A wife is the one who heals the heart of her husband. She comforts him and brings tranquility to his soul. She is his friend, his companion, his support and the one he trusts and confides within. She covers his faults and does not expose the affairs of their home to the world. She safeguards his secret and overlooks his shortcomings. She brings peace to his heart and soothes the pain of his soul. She makes him smile when he is down and reminds him when he is neglectful. She wants goodness for him in the world, but she advises him about desiring the akhirah. She stands by him whether in ease or hardship. She respects him and misses him when he isn’t around. She prays with him to show their gratitude and she jokes with him to show her affection. She prays that their love and compassion for one another increases and she asks Allah to gather them together in the gardens of paradise.
This is what we learn from the great women of Islam from the early generations of this ummah. This rule can be applied for both genders.
The Saudi prince behind the weekend’s unprecedented arrest of high-level Saudi officials and businessmen is known as young and brash, and has even been called reckless. He is also known to be in tune with Saudi Arabia’s youth; those under 25 make up a majority of the country’s population.
The prince’s latest high-risk move has gotten rave reviews from Saudis on Twitter, the country’s most popular social media outlet. Crown Prince Mohammad bin Salman, or MBS, as the 32-year-old leader is known, is gambling that he can modernize the ultra-conservative kingdom by consolidating power and mobilizing a generation of young people, say Saudi analysts inside and outside the kingdom.
“Did MBS just pull a red wedding?” asked one supporter on Twitter, comparing the weekend’s purge to a bloody family massacre on Game of Thrones.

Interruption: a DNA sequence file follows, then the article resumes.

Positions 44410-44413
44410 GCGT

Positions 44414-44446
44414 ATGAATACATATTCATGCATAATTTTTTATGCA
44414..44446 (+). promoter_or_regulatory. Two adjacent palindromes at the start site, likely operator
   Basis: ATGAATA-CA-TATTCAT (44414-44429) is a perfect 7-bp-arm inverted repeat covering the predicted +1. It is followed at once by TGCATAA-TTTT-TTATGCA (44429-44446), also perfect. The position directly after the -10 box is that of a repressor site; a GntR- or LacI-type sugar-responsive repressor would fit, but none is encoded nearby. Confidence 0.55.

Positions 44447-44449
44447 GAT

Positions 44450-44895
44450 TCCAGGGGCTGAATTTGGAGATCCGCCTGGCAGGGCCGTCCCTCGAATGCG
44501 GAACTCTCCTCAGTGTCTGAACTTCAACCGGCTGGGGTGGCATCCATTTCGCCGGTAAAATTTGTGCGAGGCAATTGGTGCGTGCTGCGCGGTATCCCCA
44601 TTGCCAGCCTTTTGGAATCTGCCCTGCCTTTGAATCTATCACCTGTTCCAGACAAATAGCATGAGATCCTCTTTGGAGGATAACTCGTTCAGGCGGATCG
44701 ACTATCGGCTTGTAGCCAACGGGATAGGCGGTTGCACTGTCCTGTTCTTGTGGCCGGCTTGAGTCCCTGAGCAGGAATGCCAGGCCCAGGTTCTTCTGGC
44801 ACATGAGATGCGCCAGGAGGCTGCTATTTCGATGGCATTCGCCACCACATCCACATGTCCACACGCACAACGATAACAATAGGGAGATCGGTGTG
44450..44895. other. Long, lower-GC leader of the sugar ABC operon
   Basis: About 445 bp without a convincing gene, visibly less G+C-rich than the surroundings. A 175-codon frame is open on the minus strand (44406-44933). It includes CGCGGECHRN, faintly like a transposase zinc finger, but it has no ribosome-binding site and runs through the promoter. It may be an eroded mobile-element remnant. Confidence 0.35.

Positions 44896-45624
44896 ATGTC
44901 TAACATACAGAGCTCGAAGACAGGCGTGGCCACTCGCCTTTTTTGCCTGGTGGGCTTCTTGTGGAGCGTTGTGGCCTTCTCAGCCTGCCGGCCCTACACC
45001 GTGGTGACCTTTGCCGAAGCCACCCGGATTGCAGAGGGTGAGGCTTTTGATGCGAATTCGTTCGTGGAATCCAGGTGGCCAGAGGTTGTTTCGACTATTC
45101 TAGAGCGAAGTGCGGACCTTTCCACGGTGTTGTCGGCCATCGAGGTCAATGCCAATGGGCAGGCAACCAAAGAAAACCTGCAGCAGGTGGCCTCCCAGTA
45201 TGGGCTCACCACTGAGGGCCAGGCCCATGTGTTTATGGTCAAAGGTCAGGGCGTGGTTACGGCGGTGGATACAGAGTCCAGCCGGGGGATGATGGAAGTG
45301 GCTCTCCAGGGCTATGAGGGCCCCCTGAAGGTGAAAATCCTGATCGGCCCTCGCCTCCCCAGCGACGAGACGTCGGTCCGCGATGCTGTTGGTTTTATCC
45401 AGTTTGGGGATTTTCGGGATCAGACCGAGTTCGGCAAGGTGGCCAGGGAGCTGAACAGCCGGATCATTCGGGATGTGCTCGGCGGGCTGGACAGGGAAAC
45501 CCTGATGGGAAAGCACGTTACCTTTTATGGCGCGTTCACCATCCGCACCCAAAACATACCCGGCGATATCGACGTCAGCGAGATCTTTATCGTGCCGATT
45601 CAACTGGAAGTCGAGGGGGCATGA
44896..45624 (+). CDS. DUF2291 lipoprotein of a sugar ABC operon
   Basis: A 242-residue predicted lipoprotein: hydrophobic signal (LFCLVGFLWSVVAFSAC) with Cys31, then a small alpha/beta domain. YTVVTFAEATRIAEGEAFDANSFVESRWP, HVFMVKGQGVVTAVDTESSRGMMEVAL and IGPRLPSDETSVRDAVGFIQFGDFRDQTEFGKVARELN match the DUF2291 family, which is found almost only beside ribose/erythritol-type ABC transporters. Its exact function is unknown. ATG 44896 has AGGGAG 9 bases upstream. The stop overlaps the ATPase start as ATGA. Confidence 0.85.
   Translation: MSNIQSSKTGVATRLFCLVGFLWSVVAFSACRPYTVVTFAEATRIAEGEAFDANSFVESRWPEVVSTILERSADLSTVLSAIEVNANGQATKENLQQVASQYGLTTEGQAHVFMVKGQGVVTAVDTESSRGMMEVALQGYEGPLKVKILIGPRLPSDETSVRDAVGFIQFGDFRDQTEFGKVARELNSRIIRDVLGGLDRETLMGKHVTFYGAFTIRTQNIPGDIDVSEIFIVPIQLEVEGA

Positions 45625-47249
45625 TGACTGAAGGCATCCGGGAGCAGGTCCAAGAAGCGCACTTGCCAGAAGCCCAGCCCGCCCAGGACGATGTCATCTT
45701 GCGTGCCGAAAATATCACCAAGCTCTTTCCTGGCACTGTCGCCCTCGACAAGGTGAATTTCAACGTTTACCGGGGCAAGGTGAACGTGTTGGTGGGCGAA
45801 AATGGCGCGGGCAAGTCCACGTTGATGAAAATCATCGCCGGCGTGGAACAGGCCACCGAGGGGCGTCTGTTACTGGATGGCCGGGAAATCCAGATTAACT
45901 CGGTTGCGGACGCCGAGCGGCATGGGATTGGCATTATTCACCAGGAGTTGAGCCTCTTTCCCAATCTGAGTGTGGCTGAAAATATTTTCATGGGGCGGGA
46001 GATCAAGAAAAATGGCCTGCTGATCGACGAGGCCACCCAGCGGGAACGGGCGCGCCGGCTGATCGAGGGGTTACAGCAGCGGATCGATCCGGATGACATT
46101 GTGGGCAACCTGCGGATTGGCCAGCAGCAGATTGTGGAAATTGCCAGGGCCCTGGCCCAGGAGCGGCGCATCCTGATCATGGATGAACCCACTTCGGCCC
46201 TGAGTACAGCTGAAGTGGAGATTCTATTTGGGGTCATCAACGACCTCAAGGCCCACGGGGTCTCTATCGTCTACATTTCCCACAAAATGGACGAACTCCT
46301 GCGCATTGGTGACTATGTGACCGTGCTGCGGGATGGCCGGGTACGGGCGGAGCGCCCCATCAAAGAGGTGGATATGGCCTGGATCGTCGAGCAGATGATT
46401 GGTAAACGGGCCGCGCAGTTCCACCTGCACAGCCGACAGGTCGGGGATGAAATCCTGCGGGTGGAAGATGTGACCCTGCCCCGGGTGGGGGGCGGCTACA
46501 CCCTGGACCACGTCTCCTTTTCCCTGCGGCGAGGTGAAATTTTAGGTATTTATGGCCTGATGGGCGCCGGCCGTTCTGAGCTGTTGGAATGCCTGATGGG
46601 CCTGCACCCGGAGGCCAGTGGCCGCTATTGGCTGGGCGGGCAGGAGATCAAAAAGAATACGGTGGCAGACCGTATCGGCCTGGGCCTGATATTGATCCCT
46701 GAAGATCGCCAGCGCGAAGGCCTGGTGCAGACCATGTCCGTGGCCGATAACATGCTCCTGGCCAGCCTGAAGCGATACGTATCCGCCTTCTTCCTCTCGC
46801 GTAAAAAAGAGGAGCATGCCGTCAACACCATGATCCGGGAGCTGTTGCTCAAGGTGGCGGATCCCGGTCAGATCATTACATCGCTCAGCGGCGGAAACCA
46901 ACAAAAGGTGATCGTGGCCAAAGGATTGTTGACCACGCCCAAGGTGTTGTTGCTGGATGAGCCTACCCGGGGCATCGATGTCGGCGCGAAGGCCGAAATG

Arrests began on Saturday, hours after the prince was named to head a new anti-corruption commission. The roundup included 11 princes, sitting and former cabinet officials and one high-profile businessman — billionaire Prince Alwaleed bin Talal, one of the world’s richest men, who has extensive investments in Western companies including Twitter, Apple and the Four Seasons hotel chain. The detentions were headline news on Al Arabiya, a Saudi-owned news channel.
Mahmoud Darwish, from “Night Without a Dream,” of “This Dried-up Leaf Is Nothing but Words,” in “I Don’t Want This Poem to End,” I Don’t Want This Poem to End, transl. by Mohammad Shaheen (Interlink Books, 2017)
“I am in a secret fourfold word, the blasphemy against all gods of men.
Curse them! Curse them! Curse them!
With my Hawk’s head I peck at the eyes of Jesus as he hangs upon the cross.
I flap my wings in the face of Mohammed & blind him.
With my claws I tear out the flesh of the Indian and the Buddhist, Mongol and Din.
Bahlasti! Ompehda! I spit on your crapulous creeds.
Let Mary inviolate be torn upon wheels: for her sake let all chaste women be utterly despised among you!
Also for beauty’s sake and love’s!
Despise also all cowards; professional soldiers who dare not fight, but play; all fools despise!
But the keen and the proud, the royal and the lofty; ye are brothers!
As brothers fight ye!
There is no law beyond Do what thou wilt.”
A husband is supposed to be the one who cures the heart of his wife. He is her friend, her companion, her support and the one she confides in and he covers her faults. He drys her tears of pain. He makes her smile. He brings joy to her life. He trusts her and his love for her is eternal. He honours her during hardship and ease. He respects her and misses her when she is not around. He plays and jokes with her to show his affection and he prays with her to show their sacrifice. He supplicates for their love and blessings to increase, and he asks Allah to gather them together in the palaces of paradise.
This is what the Messenger of Allah ﷺ taught us throughout his blessed life. This rule can be applied for both genders.